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Material Change vs. Authorized Modification-When Is Something Administratively Final? Is Time of Filing or Time of Adjudication More Crucial?

by Joseph P. Whalen


Material Change is a tricky concept no matter its context. With regard to discussions of material change in immigration proceedings, the vast majority of cases involve contested BIA dismissed appeals of Removal Orders and the impact of administratively filed Motions on the judicial Petitions for Review concurrently pending in the Circuit Courts of Appeals within the two-track path created by Congress. The AAO is not in the same situation as it does not have a dual track to deal with. When something in the immigration benefits context is not administratively final and cases are filed in District or Circuit Courts generally they get dismissed for lack of jurisdiction, except for an occasional writ of mandamus. The AAO has much less direct case-law to draw from the Circuit Courts but there is not a total void.

A major case of importance for the AAO, especially, but not exclusively, in the EB-5 context is Chang v. United States of America, 327 F. 3d 911 (9th Cir. 2003)[1] , which states in pertinent parts:

"The precedent decisions were issued subsequent to the INS's approval of Appellants' I-526 petitions. However, the INS applied the new criteria to the Appellants' I-829 petitions. Prior to the district court hearing, it denied Appellant Yi Yuan Chiang's petition, as well as those of other similarly-situated non-plaintiffs, and placed the six other Appellants' petitions on indefinite "administrative hold." The INS argues that, based on the precedent decisions, a review of Appellants' I-829 petitions will not allow it to certify that Appellants have complied with the legal requirements of EB-5. At 6

Appellants brought suit to force consideration of their I-829 petitions based solely on the criteria that were in effect when their I-526 petitions were approved. They argue that the INS should review the I-829 petitions only for whether they made material misrepresentations in their I-526 petitions and whether they executed their proposed plans. ...." At 7

This first excerpt, above pretty much sums up the crux of the matter in that case. The Court sided with the plaintiffs and found that INS could not do what it wanted to do in those cases. The following excerpt further clarified that I-526 petition approval coupled with successful execution of the plan presented therein would be a good predictor of removal of conditions through approval of the subsequent I-829 petition. Chang turned Izummi against INS and simultaneously reinforced it. The 9th Circuit disallowed INS' desire to materially change the I-829 rules to be to an I-526 plan it reviewed and approved but locked the alien investors into their approved plans. The Chang plaintiffs however, were at the end of the process and had filed their I-829s when INS sought to make material changes to the rules. The new rules were OK for prospective application to plans not yet approved. In reality, there is perhaps 2.5 to 3.5 years between the filing of the I-526 and the filing of the I-829 petitions and some changes will happen. That is the reason why the I-829 rules have some wiggle room built-in already. Chang only basically locks the investor into an approved plan but not necessarily to the plan as initially filed. Please keep this in mind for later reference.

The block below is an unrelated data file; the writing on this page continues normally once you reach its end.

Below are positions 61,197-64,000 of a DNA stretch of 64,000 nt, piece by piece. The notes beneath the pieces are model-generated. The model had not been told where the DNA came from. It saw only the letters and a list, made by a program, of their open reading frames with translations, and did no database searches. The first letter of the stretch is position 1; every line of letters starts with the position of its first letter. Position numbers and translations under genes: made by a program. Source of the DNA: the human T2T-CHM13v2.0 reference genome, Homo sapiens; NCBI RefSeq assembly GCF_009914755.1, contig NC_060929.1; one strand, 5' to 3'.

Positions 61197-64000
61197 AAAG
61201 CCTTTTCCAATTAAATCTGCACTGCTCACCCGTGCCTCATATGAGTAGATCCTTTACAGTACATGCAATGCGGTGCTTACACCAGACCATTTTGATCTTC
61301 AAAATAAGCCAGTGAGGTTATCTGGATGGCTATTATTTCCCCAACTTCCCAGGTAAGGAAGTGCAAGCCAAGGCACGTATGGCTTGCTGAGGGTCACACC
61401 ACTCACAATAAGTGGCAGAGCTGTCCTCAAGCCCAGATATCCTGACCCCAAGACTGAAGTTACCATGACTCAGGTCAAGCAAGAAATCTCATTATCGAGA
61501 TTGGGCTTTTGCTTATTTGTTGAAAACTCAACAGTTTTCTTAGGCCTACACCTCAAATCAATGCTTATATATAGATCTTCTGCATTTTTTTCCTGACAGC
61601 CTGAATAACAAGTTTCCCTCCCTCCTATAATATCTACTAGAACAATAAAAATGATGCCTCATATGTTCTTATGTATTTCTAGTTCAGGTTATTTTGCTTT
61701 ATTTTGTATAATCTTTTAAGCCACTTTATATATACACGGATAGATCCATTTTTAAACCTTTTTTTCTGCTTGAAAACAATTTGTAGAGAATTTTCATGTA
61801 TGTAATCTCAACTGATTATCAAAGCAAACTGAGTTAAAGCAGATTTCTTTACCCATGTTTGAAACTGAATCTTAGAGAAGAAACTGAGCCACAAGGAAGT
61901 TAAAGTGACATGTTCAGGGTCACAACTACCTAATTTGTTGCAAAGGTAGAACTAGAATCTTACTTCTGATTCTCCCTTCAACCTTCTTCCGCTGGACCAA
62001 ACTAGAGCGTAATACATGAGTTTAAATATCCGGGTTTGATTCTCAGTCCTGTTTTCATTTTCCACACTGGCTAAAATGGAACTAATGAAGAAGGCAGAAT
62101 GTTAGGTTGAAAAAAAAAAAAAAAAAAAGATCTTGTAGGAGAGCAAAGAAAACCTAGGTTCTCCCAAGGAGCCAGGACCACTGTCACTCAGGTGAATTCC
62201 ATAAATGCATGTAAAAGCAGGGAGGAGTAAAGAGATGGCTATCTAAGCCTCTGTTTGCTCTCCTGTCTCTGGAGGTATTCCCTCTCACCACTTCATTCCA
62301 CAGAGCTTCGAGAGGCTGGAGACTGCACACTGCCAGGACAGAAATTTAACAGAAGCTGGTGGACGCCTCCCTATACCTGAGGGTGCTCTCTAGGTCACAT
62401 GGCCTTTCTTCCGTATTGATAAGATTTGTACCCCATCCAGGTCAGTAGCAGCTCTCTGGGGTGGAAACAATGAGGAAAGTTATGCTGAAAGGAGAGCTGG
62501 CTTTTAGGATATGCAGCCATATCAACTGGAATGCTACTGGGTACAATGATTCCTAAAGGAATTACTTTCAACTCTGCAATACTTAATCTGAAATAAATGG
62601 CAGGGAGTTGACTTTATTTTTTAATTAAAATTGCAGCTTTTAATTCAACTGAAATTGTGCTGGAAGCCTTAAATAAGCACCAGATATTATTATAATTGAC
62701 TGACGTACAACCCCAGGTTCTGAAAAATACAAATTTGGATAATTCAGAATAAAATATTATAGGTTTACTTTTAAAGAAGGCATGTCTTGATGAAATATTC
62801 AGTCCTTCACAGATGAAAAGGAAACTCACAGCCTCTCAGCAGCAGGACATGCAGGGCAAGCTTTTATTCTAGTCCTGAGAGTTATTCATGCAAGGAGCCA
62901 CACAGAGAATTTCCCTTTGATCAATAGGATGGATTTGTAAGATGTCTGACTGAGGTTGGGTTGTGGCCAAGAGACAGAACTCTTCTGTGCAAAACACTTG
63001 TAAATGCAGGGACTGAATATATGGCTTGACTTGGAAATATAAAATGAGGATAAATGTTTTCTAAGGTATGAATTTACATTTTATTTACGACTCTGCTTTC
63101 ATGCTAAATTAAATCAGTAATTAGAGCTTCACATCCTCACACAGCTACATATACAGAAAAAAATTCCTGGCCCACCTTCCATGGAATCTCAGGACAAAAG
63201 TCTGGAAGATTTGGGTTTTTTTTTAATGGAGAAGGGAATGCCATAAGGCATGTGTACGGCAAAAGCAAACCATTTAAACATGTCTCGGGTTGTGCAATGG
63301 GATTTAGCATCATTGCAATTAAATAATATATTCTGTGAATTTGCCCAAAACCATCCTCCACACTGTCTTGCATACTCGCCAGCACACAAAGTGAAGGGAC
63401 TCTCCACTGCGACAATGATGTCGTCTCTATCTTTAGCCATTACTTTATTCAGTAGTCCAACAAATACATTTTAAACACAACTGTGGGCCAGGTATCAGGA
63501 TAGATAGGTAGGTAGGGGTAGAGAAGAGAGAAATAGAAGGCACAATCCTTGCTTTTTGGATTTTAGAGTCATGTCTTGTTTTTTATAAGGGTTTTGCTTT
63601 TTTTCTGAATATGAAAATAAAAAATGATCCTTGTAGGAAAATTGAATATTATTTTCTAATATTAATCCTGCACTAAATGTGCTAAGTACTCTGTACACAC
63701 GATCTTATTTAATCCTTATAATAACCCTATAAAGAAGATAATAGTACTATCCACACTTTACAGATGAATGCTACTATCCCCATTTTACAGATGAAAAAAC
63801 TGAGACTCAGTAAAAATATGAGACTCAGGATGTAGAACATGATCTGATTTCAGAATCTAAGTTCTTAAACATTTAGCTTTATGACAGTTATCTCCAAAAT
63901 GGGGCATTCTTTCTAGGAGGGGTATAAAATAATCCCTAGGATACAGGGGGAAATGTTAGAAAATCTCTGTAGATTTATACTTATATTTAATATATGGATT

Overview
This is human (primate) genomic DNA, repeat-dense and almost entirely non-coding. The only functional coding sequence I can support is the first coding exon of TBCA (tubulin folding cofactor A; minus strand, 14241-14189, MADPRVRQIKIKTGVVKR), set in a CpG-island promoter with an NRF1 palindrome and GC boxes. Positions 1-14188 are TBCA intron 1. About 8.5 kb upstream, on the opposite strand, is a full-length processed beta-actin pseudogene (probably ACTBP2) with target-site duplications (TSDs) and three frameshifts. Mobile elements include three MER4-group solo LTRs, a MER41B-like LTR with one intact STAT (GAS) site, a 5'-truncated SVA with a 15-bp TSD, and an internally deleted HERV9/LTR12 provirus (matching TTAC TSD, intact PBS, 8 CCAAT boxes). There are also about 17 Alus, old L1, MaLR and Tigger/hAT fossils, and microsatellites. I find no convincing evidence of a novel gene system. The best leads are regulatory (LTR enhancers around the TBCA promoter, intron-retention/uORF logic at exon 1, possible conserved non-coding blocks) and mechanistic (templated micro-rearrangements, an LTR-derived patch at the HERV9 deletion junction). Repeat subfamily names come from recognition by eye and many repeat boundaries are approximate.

"c. I-829 applications need not receive ab initio review. The crux of the government's position is that the Montgomery Ward retroactivity concerns do not apply to EB-5 applications, because EB-5 requires a "fresh demonstration of compliance with statutory standards at the I-829 stage." However, if I-526 approval is decoupled from I-829 approval, then petitioners whose I-526 petitions had been approved would have no reasonable reliance that the rules set out in 8 C.F.R. 216.6 would not change in midstream. If, on the other hand, approval of the I-526 petition was an official provisional approval of the petitioner's plan, contingent on its effectuation, then a retroactivity analysis is required." At 51.

Matter of Izummi, 22 I&N Dec. 169 (BIA 1998) held, in pertinent parts:

(3) A petitioner may not make material changes to his petition in an effort to make a deficient petition conform to Service requirements. (9) The Service does not pre-adjudicate immigrant-investor petitions; each petition must be adjudicated on its own merits.

Changing View of Material Change in the EB-5 Context